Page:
Microsoft’s disastrous E3 unveiling keeps getting worse. After a lukewarm reception to the Xbox One’s games and price point, an internet user named Julian Rignail pictures of a technician working on the Xbox One display.

Rignail posted a message saying that:

“I just played an Xbox One game using an Xbox One controller that crashed…to a Windows 7, Hewlett Packard-branded desktop. Magic!”

After the internet inevitably demanded pics or it didn’t happen, Julian delivered in a big way, showing high resolution pictures of the technician at work on the broken ‘Xbox One’.

But instead of opening the display and resetting an Xbox One, the technician opens the cabinet to reveal a full-fledged gaming PC. Above, the monitor shows a Windows 7 start screen.

Before we throw Microsoft under the bus, it’s important to understand that the Xbox One is still being developed, which means that developers making games for the device only have access to the dev kits. In many cases, dev kits are simply PCs with Xbox One or PlayStation 4 software installed.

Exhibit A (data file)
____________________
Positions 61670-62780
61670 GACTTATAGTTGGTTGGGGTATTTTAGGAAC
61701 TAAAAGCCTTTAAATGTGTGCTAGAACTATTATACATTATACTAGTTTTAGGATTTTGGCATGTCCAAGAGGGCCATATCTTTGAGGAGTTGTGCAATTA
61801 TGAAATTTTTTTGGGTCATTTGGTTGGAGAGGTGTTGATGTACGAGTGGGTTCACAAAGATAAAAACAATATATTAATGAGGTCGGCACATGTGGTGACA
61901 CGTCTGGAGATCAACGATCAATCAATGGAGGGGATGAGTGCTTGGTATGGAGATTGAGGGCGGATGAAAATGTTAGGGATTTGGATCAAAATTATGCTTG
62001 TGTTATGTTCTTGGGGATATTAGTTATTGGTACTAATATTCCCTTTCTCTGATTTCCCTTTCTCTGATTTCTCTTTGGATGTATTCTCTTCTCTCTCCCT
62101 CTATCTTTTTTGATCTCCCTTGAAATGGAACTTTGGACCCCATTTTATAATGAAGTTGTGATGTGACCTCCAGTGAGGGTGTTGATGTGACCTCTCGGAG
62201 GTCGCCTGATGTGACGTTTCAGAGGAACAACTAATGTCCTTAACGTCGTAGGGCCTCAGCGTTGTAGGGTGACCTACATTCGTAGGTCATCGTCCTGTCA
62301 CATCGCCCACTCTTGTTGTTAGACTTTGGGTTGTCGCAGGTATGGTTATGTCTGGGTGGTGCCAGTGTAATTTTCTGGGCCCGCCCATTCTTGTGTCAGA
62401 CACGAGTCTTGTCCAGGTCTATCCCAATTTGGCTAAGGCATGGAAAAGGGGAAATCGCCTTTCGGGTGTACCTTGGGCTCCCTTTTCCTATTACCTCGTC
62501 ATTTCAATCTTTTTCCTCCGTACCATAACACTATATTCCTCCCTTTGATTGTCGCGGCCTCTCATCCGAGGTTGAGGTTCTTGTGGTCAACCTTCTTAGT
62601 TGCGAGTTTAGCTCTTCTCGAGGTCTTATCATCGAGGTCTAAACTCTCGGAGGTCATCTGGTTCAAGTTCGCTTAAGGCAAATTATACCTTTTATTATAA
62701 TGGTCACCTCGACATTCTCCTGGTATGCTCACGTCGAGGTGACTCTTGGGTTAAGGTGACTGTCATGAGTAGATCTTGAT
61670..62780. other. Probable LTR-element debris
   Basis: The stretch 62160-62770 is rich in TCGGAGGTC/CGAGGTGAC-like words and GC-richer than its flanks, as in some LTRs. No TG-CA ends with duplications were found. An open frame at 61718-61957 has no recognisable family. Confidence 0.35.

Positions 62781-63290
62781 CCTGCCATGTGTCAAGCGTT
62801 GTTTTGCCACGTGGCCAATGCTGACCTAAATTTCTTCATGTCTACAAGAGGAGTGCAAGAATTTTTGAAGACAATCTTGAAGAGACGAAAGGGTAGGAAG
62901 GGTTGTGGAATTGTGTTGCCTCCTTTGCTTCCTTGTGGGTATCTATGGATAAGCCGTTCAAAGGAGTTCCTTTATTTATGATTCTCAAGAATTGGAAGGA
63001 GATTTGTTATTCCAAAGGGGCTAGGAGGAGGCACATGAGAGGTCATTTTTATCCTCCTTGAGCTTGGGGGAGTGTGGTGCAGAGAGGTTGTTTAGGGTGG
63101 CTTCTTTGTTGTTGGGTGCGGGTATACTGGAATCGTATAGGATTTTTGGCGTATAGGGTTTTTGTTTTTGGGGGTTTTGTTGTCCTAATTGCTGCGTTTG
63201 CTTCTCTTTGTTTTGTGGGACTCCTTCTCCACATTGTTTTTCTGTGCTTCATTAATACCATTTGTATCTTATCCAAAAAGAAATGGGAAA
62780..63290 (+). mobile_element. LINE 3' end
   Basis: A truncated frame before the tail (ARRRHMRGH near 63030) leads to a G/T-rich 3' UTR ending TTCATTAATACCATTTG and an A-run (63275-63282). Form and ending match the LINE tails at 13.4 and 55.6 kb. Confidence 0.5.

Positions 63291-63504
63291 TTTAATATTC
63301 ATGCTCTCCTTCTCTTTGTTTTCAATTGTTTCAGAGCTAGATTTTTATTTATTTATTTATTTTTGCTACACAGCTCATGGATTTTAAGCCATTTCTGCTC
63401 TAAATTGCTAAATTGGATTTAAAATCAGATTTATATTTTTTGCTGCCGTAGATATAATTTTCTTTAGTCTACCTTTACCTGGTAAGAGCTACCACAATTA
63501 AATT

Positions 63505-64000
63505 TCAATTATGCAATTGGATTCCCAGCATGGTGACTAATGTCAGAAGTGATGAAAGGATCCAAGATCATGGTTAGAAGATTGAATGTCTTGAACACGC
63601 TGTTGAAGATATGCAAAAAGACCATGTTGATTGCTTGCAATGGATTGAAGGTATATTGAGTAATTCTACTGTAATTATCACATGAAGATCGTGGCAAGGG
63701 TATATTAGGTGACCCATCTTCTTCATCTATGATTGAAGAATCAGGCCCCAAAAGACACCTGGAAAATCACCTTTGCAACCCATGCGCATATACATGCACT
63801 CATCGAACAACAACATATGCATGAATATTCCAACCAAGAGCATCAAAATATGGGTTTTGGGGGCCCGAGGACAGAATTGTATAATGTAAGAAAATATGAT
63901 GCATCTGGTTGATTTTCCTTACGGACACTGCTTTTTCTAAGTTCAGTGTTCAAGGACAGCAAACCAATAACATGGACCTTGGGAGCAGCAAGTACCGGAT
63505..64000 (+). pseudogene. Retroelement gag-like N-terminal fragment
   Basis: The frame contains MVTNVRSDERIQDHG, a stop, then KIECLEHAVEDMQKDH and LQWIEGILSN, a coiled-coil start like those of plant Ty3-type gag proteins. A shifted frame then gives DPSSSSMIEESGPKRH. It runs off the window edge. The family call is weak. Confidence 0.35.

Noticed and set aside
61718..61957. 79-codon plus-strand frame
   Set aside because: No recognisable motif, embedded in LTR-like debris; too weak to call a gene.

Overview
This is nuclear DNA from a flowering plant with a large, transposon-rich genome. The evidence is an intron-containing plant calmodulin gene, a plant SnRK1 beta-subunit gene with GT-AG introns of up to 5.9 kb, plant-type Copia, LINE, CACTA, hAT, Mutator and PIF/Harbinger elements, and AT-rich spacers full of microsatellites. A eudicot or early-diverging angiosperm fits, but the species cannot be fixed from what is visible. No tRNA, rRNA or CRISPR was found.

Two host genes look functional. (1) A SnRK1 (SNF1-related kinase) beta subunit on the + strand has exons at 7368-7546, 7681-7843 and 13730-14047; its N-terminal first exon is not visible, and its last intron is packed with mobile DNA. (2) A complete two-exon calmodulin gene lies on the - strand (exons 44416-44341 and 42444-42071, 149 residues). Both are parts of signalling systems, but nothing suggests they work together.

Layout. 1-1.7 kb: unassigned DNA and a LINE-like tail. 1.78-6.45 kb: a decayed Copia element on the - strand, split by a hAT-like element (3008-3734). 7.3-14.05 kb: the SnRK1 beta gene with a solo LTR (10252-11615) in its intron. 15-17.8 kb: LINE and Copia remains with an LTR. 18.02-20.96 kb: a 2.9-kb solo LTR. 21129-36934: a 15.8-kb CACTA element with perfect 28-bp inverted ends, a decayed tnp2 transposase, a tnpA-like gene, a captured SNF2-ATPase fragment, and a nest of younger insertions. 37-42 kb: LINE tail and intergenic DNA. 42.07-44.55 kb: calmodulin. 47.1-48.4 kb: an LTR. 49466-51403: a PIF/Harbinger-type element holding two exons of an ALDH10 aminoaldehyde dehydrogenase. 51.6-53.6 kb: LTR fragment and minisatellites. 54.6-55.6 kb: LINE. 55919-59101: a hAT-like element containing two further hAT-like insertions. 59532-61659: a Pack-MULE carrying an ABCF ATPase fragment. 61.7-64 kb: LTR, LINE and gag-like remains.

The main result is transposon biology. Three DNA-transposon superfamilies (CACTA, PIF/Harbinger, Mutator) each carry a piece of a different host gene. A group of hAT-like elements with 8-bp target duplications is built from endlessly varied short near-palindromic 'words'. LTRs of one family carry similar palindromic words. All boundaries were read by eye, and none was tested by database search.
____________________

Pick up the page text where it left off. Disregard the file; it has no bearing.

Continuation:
However, it is important to note that the Xbox One is based largely on Windows 8, yet Microsoft isn’t secure enough in its operating system to use Windows 8 in favor of Windows 7 for its dev kit.

Furthermore, the PCs were running GeForce GTX 700 graphics cards, which are not used by the Xbox One. A true dev kit would use the same graphics architecture as the console on which it’s based. The Xbox One uses AMD GPUs comparable to the Radeon HD 7790.


PlayStation 4 used real PlayStation 4 dev kits

After the Xbox One story broke, gamers started wondering if the PlayStation 4 also used PCs to sample its games, in which case all balance would have been restored to the universe. But unfortunately for Microsoft, Sony and event attendees confirmed that all PlayStation 4 displays used genuine PlayStation 4 setups.

Wait a minute

After MaximumPC reported on this story, they received a comment on their article from someone in the know who quoted the developers of the game running on the test machine. That developer claimed that:

“…his game was the only one of the bunch running on a PC, and that the choice of hardware was ‘solely [Twisted Pixel’s] decision.”

If that’s true, then Microsoft certainly had a lot of bad luck at this year’s E3.

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